Google Nexus 5
I totally did not see this coming, but then I’ve been holding out for a good smartphone. Not that the prior Nexus phones were bad, but I finally bit the bullet on number five. Alas, why now? Because I’m really quite tired of Samsung. Get Outta My Head, Google Nexus 5.
It’s only been a whopping five years since the advent of the Android Smartphone (at least for the public). The Google G1 (HTC Dream) was released October 2008 and I got my grubby hands on one (still have it, too). Since that time I purchased the Motorola Cliq, the Samsung Galaxy S, the Samsung Galaxy S II, and the Samsung Galaxy Note II.
Samsung did an amazing job making itself the leading Android device manufacturer. But at the same time they seem to have caught a bit of the Sony-virus (I just made that up). The Sony-virus is the belief that you’re so great, that you can make anything (no matter how crazy it is) and people will want it because it’s just that awesome. Apple does this too, but they have their own operating system.
The last straw for me was the Android Jelly Bean 4.3 update that I (finally) got for my Galaxy Note 2 in early December 2013. The update was ginormous, but a significant portion of that update was bloat-ware from Samsung.
But enough about Samsung, the Google Nexus 5 (manufactured by LG) is pretty slick. I wonder how much interaction LG got from Google on the design (if any)?
The Nexus 5 is a bit smaller than the Note 2, the screen is roughly 14 mm less diagonally (0.5 in), but it definitely has less bezel. Across the top and bottom of the device, there is less bezel as well, but I certainly appreciate the lack of branding (no manufacturer glaring across the face of the phone).
It’s also certainly less weighty than the Note 2; the Note 2 is a chunky phone for this age. The lack of weight is offset by the soft rubber back. I don’t feel like I’m going to accidentally fling it across the room when gesturing while it’s in my hand.
I did immediately notice that the Nexus 5 is smaller in my hand. However, as I am larger human, my hands are abnormally large and so a large phone feels more natural. Going back to a smaller phone sticks out in my mind, but definitely not in my hand.
Since the update to Android, 4.3 the Note 2 has had noticeable lag. The Nexus 5 is very quick, this is likely due to the much faster processor. Although both phones have quad-core processors, the Nexus 5 has a 2.3 GHz, where as the Note 2 has a 1.6 GHz. I also suspect that the mass of bloatware that comes along with the update to Android 4.3 did not help the Note 2. But it should be noted that Google realized the fragmentation of its OS and has drafted a newer, faster OS in 4.4 (KitKat).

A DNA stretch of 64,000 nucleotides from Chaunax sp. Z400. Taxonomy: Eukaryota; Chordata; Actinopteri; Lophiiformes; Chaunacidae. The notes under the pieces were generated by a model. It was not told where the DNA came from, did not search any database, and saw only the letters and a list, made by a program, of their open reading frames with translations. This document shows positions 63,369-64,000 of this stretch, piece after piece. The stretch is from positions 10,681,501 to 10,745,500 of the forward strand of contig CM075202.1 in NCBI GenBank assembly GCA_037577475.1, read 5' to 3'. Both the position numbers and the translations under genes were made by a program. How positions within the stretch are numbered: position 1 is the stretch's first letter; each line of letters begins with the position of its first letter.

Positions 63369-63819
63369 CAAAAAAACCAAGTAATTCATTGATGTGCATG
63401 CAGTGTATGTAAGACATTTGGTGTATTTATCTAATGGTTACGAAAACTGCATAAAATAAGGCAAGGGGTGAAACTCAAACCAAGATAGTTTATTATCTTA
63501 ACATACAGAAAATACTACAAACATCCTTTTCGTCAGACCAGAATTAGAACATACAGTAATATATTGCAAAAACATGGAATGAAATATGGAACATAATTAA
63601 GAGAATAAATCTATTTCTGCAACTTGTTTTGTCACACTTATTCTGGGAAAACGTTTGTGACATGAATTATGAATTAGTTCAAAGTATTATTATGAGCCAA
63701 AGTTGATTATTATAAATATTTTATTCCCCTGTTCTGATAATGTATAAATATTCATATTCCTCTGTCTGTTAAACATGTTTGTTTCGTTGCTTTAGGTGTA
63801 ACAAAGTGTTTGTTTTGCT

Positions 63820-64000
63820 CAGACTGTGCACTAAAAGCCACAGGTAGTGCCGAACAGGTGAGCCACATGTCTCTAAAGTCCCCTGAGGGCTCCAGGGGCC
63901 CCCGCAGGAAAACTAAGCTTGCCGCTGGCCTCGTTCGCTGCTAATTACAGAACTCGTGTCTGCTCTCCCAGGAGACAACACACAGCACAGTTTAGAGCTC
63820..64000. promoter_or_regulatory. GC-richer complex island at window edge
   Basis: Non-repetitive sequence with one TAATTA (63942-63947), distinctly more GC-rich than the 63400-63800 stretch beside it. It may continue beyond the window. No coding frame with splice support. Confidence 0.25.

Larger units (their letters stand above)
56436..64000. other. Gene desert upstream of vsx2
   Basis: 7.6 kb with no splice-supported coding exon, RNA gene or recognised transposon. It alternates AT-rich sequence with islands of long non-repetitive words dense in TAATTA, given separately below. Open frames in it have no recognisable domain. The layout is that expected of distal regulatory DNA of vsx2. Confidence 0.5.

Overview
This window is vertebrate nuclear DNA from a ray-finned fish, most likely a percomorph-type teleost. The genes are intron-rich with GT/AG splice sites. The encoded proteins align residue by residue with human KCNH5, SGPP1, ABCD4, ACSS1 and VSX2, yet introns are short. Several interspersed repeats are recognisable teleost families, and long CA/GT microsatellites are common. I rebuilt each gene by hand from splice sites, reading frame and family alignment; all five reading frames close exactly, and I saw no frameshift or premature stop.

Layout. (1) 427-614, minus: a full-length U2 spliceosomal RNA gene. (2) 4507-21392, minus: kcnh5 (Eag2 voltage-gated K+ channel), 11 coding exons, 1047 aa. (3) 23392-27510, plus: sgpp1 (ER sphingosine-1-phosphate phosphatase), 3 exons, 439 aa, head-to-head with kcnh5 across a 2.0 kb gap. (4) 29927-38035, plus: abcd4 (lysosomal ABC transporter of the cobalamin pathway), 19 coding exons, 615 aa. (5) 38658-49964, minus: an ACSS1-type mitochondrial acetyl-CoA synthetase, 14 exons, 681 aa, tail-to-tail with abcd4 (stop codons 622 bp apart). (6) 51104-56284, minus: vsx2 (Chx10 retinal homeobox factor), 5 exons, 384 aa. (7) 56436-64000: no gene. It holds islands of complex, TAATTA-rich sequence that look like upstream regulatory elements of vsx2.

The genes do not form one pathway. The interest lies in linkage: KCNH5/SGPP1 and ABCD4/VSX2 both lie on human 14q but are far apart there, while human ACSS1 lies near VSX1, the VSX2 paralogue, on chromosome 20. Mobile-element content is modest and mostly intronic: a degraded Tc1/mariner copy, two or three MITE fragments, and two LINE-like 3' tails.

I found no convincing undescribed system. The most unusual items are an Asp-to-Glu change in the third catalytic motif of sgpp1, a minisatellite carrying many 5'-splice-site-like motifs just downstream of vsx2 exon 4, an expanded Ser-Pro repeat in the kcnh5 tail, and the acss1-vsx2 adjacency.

Within the first two weeks of use, I’d noticed a strange issue when skipping around in video playback such as Netflix and Google Movies. But I came to realize that it depends on the WiFi connection, not so much the phone. The device isn’t hurting for power, but if the connection is poor, so will be the video performance.
The camera software is certainly less feature packed than is the equivalent in the Samsung UI, but I can’t say that I miss it. The trouble with Samsung is the thought that someone might use the camera for every aspect of human life (not that they may be incorrect in Korea). The simplicity of the default camera software in KitKat is sublime, I don’t need a hundred bells and whistles to make the experience good. If I wanted that, I can install Instagram.
The awesome in Android OS 4.2.2 and higher is the inclusion of the Photosphere. If it seems complicated, it is. The Photosphere is not easy to create, despite Google’s attempts to make it so. But the results are awesome, once you get the hang of it. In the Android 4.3 roll-out to the Note 2, Photosphere was the one thing I was most looking forward to, and yet Samsung did not include it.
Android OS 4.4 KitKat
I’ve certainly covered some features about the Google Nexus 5 already, but what I have not covered is the changes to the operating system. Google has taken a turn away from buttons. The Nexus 5 has three buttons, volume up, down, and power. Everything else is software. The Google Nexus 5 has surpassed the iPhone in simplicity.
There is a high level of intuitiveness in the new OS; things that even I, a user from the outset of Android, was not aware of. One of the things that I appreciate most about the latest revision is the “smart Caller ID”. At first I’d thought that I actually had the contact information when I saw an image of the local repair shop that was calling about my truck. But then I realized that I never took that picture and it fact it was the image from Google maps that was associated with the number of the shop. This works for businesses and people alike, but for people they will have to have their image and phone number publicly available.
Another fine feature of the Google Nexus 5 is that the “OK Google” voice command is at your beck and call. Although not quite as sensitive as the Moto X, the voice command will work as long as the screen is on, since all desktop screens have Google Search across the top. Google’s voice command service is fairly smart in its ability to discern between phrases. However, if the speaker attempts to ask a question in a non-native language, the phone may not recognize the request. My limited use of Siri is almost incomparable to the voice recognition in Android OS
Conclusion, so far…
I could literally ramble on about this phone and it’s features for many pages, but I’d rather just get back to using it. I’m sure that at some point I will revisit this and update it, or else make another post about the phone (maybe the Nexus 6?). The phone is awesome, now if we would just get a 6-inch screen…